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 Growing LDF file
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GregDDDD
Posting Yak Master

120 Posts

Posted - 09/10/2013 :  12:26:39  Show Profile  Reply with Quote
I will begin by apologizing for asking a question that has been covered several times. I have read numerous posts on this site and others regarding this topic, but I still seem to be missing something.

We have a SS 05 db that is 140+ gb and a log file that is 213+ gb. The recovery model is bulk-logged. The initial size for the mdf and ldf files is 142 gb and 213 gb, respectively. This is not what it was originally. We had to restore form a back-up earlier this year and that seems to be what set the initial size.

I want to prune some data and reduce the file size of the ldf, at least, but ideally both files. Backing up has become a challenge because of disk spac. I have read that using SHRINKDATABASE is not advisable because it will lead to fragmentation and ruin the indexes. Rebuilding the indexes only adds size back to the file.

I thought I also read that doing a full back-up would reduce the size of the ldf file. Last night I did a full back up to an external drive (the BAK file is 291 gb), but the ldf file is still the same size. I ran a chunk of SQL to give file information before and after the back up. below is what it returned. You can see that unused space barely changed.


Before Full Backup					
File Size	Used Space	Unused Space	Groth %	Growth MB	File
142616.81	121614.06	21002.75	NULL	1	Mirth
213953.81	162132.06	51821.75	10	NULL	Mirth_log
					
After Full Backup					
File Size	Used Space	Unused Space	Groth %	Growth MB	File
142616.81	121654.81	20962	NULL	1	Mirth
213953.81	162760.78	51193.03	10	NULL	Mirth_log


Why didn't the unused space change?
Also, if it had changed would using shrink file have an adverse affects on the ldf file?
Will I ever be able to get these files smaller that the stated initial size?
Is creating a new database and moving all objects and data into it a realistic option?


Greg

tkizer
Almighty SQL Goddess

USA
36845 Posts

Posted - 09/10/2013 :  12:36:14  Show Profile  Visit tkizer's Homepage  Reply with Quote
The only thing that will change the size of the ldf file is to shrink it. Run DBCC SHRINKFILE to shrink it down. This is a one-time thing. It will probably need to autogrow if you shrink it too far as it needs to be the size of the largest transaction plus taking in consideration for how often tlog backups run. Here are some of the things that affect the size: large DML transaction, rebuilding indexes, mirroring, replication, etc...

A full backup has no impact on the size of the ldf file. Even a transaction log backup has no impact on its size, but a tlog backup impacts what's INSIDE the file and how much free space you have INSIDE it.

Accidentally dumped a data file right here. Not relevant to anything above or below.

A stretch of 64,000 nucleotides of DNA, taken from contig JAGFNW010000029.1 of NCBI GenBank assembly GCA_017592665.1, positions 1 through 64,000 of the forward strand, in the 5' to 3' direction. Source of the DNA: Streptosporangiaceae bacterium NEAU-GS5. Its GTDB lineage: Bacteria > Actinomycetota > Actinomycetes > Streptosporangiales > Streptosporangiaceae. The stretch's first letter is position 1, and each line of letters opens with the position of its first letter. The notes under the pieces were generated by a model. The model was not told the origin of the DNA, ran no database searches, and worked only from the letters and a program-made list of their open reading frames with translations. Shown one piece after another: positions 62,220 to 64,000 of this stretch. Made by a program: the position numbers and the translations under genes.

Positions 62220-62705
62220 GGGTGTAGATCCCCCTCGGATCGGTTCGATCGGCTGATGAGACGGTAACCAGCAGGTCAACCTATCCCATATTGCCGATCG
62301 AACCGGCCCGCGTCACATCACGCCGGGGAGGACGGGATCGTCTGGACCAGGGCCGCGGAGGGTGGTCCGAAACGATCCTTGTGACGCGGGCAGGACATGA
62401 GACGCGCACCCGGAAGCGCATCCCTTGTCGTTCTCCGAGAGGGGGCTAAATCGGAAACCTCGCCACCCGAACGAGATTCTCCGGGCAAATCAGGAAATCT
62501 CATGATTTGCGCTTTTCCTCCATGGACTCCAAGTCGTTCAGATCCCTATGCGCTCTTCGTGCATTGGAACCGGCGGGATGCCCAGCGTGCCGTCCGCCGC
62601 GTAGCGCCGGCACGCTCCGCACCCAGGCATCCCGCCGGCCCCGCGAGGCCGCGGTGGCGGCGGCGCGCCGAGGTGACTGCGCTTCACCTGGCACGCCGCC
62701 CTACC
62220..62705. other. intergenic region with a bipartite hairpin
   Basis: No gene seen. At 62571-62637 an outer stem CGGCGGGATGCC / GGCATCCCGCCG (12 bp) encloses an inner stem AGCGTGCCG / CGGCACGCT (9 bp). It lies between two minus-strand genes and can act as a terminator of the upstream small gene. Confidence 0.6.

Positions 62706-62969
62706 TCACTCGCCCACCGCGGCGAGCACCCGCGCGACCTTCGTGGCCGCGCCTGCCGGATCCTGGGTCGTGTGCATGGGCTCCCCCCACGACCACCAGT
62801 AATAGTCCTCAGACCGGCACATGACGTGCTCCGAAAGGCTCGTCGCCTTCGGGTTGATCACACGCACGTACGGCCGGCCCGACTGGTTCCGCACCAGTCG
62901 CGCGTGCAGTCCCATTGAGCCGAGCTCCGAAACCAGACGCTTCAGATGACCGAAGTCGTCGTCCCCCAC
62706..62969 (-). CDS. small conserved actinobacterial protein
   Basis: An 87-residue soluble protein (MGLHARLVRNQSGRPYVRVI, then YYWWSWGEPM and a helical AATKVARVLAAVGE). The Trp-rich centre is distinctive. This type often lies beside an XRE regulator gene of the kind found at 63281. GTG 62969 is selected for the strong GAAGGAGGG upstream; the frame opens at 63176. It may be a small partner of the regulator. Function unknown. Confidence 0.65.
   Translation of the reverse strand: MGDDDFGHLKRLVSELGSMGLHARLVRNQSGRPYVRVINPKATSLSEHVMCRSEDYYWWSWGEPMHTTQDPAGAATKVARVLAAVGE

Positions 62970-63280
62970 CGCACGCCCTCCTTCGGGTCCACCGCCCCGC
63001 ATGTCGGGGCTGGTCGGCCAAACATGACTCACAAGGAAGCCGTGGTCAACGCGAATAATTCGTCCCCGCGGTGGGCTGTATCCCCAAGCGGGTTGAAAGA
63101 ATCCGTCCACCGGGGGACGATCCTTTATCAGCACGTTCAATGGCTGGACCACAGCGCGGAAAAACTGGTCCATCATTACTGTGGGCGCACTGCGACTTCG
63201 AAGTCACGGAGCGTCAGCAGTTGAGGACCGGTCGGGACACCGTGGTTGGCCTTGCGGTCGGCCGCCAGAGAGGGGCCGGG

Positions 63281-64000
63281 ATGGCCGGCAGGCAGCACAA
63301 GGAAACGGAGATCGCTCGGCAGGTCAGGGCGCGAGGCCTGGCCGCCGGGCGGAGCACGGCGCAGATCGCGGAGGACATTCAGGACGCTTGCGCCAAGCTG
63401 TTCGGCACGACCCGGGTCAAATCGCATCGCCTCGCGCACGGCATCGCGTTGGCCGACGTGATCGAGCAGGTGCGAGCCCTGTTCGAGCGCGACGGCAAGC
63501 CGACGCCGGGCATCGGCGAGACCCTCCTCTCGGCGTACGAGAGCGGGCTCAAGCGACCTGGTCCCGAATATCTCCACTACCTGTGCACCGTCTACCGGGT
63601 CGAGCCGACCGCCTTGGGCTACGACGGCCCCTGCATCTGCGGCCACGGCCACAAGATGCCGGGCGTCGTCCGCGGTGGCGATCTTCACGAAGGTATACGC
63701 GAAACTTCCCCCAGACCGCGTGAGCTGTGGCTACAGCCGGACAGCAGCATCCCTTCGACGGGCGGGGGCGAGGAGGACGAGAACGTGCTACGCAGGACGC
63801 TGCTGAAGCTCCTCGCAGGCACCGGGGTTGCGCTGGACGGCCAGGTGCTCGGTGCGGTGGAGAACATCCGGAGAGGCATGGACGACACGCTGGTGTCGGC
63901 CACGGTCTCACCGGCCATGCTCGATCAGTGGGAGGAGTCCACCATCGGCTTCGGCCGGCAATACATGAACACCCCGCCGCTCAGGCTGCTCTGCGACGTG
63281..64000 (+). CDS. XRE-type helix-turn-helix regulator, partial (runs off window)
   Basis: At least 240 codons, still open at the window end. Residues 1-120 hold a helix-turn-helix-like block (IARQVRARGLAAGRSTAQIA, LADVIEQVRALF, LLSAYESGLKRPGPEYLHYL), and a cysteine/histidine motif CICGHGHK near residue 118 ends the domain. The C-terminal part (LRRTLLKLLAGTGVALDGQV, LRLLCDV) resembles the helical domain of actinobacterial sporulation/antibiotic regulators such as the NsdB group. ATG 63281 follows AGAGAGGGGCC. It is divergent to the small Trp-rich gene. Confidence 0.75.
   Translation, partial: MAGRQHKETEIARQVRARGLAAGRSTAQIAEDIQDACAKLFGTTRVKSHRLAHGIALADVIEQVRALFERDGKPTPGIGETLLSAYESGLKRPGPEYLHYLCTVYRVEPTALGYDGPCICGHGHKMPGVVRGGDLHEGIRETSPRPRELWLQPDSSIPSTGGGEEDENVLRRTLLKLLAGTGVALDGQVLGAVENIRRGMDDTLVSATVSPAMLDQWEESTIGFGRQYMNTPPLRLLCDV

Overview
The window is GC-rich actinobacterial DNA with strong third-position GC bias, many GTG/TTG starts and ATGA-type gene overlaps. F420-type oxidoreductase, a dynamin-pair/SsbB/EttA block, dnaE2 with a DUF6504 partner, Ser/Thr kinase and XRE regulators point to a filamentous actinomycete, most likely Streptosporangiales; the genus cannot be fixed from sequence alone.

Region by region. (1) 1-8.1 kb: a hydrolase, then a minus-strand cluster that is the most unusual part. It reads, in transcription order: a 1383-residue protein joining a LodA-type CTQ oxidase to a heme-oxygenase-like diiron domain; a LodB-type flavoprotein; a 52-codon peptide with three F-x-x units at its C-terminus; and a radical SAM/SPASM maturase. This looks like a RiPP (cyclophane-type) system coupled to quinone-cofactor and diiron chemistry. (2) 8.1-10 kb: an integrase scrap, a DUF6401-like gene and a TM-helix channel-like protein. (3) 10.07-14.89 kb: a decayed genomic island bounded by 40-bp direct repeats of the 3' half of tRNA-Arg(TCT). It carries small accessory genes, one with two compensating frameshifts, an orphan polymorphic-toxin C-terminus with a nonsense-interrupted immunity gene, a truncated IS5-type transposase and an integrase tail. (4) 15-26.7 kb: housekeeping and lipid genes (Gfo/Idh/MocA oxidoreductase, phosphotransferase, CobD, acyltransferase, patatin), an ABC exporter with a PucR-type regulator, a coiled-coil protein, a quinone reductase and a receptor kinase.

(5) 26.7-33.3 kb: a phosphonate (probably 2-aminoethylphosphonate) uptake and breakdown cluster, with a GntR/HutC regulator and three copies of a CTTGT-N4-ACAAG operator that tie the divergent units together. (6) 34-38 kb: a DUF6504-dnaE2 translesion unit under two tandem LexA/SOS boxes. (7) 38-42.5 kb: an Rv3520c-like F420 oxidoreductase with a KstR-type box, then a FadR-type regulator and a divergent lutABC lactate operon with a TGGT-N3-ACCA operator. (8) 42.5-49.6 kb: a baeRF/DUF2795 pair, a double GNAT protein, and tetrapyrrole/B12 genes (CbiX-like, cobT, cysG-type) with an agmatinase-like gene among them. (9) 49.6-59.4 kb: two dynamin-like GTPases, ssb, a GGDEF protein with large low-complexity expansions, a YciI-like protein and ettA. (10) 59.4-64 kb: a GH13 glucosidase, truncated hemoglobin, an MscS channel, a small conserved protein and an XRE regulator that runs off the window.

Run a one-time shrink and then watch the system for a few days, especially after any index maintenance.

How often do you run tlog backups?

Tara Kizer
Microsoft MVP for Windows Server System - SQL Server
http://weblogs.sqlteam.com/tarad/

Subscribe to my blog
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James K
Flowing Fount of Yak Knowledge

3588 Posts

Posted - 09/10/2013 :  12:38:38  Show Profile  Reply with Quote
The ONLY way a log file will release space in Full or Bulk-logged recovery model is if you do a LOG backup. A full backup or differential backup wouldn't do it. So what you need to do is to take a log backup. After you do that, you should see that most of the space in the log file is unused.

Then you can shrink your log file to some reasonable size. It is hard to tell what the reasonable size is. If most of the space is free, shrink it to 20 Gigs, for example. Then, take a look at how much free space is remaining. Keep watching it and you will see that the space gets used up over a period of time. Take a log backup again, and that should again free up most of the space in the log file. Doing this couple of times should give you an idea of the log file usage. Schedule a regular log backup based on this information.

Don't shrink your DATA file. That can cause all kinds of performance problems.
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James K
Flowing Fount of Yak Knowledge

3588 Posts

Posted - 09/10/2013 :  12:40:42  Show Profile  Reply with Quote
Even though the information Tara posted seems to be conflicting with what I posted on the face of it, it really is not :)
I was posting under the assumption that you are not doing log backups.
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GregDDDD
Posting Yak Master

120 Posts

Posted - 09/10/2013 :  13:47:15  Show Profile  Reply with Quote
Thanks for the input. We do (I think) tlog back ups twice a day. There is a maintenance plan called TLogsbackup. I can see *.TRN files that it creates. I will run the shrink file on the ldf file and keep an eye on it. Is it ok to run shrink file on the LDF while the db is on-line, in use, and during business hours, or this is best done in off-peak hours? Why is that a one-time-only option?